About 18 months ago, I finally admitted to Michael that I needed to eat crow. He was right and I was wrong. The “hardware” platform that won the bake-off in our carrot patch 5 years ago was no fluke and that all of the advance software features that I wanted to integrate into a software platform indeed run better on HNAS. I expected these features to be in the other carrots by now, but apparently to others software is treated as a hardware enabler, while we (HDS) treated hardware as a feature enabler. I’d mentioned this story a few times internally during meetings with others and now I’m blogging about it for all of you: barbequed crow, when washed down with jumbo carrot juice, definitely tastes triumphant and successful.
The most exciting part about this journey is that all of this development was done with a great partnership between HDS and BlueArc. Just imagine what we’ll be able to accomplish now that BlueArc’s unyielding talent and technology are part of the Hitachi family! I’d like to take this opportunity to welcome the entire BlueArc team to Hitachi. I’ve thoroughly enjoyed working with you in the past on several projects and I look forward to working and furthering our innovation, strategy and vision together in the future.
Comments (5 )
Congratulations for acquiring BlueArc, a long and winding road has ended with success. But I think there is much space for further improvements, especially the
BlueArc Disk Interface firmware has an “old LSI engenio” orientation with preferred path / alternate path technology. This does not reflect the MPIO capabilities ( active / active controller architecture with inherent workload balancing ) of the modern Hitachi storage systems like the AMS2000 and the USP / USP V / VSP and represents a significant throughput brake. Another problem is the BlueArc “Superflush” option which allows full stripe writes with new parity generation without a parity reading before. The volume buffer is limited to 420 KByte, this means a maximum of 6 data volumes x 64 Kbytes for a RAID group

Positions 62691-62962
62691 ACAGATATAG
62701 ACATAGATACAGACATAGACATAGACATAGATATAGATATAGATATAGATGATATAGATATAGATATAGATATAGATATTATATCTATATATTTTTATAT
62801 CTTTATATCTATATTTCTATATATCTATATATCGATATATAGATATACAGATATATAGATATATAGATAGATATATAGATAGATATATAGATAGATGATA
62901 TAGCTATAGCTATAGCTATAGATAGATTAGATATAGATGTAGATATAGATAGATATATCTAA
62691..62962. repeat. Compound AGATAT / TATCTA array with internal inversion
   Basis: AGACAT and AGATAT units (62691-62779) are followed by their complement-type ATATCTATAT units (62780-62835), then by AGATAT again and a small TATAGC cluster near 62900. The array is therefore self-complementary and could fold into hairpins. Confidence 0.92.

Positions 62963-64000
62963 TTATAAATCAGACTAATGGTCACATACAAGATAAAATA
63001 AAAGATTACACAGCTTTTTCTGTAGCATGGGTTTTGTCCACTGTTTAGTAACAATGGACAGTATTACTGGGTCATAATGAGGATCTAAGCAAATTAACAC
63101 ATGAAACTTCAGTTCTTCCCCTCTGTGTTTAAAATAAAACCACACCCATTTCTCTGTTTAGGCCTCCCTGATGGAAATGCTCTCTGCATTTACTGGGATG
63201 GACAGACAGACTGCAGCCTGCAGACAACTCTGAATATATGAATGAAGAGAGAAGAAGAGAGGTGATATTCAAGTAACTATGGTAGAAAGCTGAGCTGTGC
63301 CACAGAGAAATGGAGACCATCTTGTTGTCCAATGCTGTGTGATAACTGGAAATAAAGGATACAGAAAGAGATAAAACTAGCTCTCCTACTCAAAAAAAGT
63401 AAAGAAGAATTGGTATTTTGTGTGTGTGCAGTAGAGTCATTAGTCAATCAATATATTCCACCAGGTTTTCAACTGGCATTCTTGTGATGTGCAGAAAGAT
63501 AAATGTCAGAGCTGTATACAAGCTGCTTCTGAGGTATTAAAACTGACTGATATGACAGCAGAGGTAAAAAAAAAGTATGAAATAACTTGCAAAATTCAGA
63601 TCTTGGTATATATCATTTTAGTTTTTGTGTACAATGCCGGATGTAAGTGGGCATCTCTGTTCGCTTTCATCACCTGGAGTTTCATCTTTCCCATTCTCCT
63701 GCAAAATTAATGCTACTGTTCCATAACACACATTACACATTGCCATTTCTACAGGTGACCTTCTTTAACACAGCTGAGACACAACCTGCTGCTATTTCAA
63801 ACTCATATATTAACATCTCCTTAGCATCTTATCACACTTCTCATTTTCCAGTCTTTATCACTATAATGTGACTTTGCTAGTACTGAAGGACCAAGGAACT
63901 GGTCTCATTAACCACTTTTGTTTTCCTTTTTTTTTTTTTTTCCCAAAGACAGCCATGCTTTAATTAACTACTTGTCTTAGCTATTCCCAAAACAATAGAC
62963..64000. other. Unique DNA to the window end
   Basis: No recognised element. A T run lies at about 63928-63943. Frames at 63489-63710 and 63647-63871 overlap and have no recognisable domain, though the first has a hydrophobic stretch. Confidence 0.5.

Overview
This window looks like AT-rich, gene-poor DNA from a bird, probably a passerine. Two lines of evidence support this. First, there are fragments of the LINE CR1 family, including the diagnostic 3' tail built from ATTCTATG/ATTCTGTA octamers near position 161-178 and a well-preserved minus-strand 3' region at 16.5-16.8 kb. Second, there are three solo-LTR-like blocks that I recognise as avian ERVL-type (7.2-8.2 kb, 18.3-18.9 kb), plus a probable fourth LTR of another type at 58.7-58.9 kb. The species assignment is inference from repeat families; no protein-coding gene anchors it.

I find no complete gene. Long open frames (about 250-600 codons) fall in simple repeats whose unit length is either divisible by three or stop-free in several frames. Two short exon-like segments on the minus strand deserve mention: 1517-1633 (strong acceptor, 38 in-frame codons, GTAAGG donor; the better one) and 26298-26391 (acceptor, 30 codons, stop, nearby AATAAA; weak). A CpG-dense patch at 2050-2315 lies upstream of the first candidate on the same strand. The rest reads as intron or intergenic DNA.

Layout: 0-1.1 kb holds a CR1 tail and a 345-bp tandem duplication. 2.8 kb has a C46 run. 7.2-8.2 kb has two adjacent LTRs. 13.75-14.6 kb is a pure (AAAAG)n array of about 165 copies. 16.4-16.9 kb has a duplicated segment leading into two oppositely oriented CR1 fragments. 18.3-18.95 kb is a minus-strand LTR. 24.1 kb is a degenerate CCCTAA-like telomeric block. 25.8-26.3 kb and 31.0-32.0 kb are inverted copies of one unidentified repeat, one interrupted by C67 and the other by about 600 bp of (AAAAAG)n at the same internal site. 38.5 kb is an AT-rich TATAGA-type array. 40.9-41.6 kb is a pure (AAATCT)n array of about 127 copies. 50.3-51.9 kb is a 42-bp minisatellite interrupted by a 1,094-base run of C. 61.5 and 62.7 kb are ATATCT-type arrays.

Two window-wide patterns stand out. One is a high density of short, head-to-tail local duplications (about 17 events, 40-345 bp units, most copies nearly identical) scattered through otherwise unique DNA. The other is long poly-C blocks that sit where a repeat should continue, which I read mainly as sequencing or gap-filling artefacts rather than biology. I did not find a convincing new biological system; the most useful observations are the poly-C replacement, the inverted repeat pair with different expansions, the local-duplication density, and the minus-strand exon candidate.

( RAID 5 –> 6D + 1P or RAID6 –> 6D + 2P ). But you must decrease the AMS2000 stripe unit size from 256 to 64 KByte. For the enterprise systems USP, USP V and VSP we have an unchangeable stripe unit size per volume of 2x 256 KByte which makes Superflush de facto impossible.
So I hope that HDS has now the right access to the BlueArc developers to force an improved I/O tuning at the FC interface of the Mercury and Titan boxes.
Thanks for your comment and question Wolfgang. The quick answer to your question is “yes”. The longer answer is that with all of the other strategic development we were working on together, this one was less of a priority to fix. However, given the new relationship we are committed to properly developing this new relationship which will include correcting lower priority items.
Wolfgang, Let me address your comments:
(Also, note that soon my email address will change to firstname.lastname@example.org – and I am very glad of this change).
BlueArc’s developers are now part of HDS. (and enthused about the possibilities it opens!). Thus there will be no need to “force” improved I/O tuning.
In the very near future you and the industry at-large will be introduced to many more improvements and innovations.
Indeed there is always room for improvements. We strive for excellence and will continue to add new features to our products.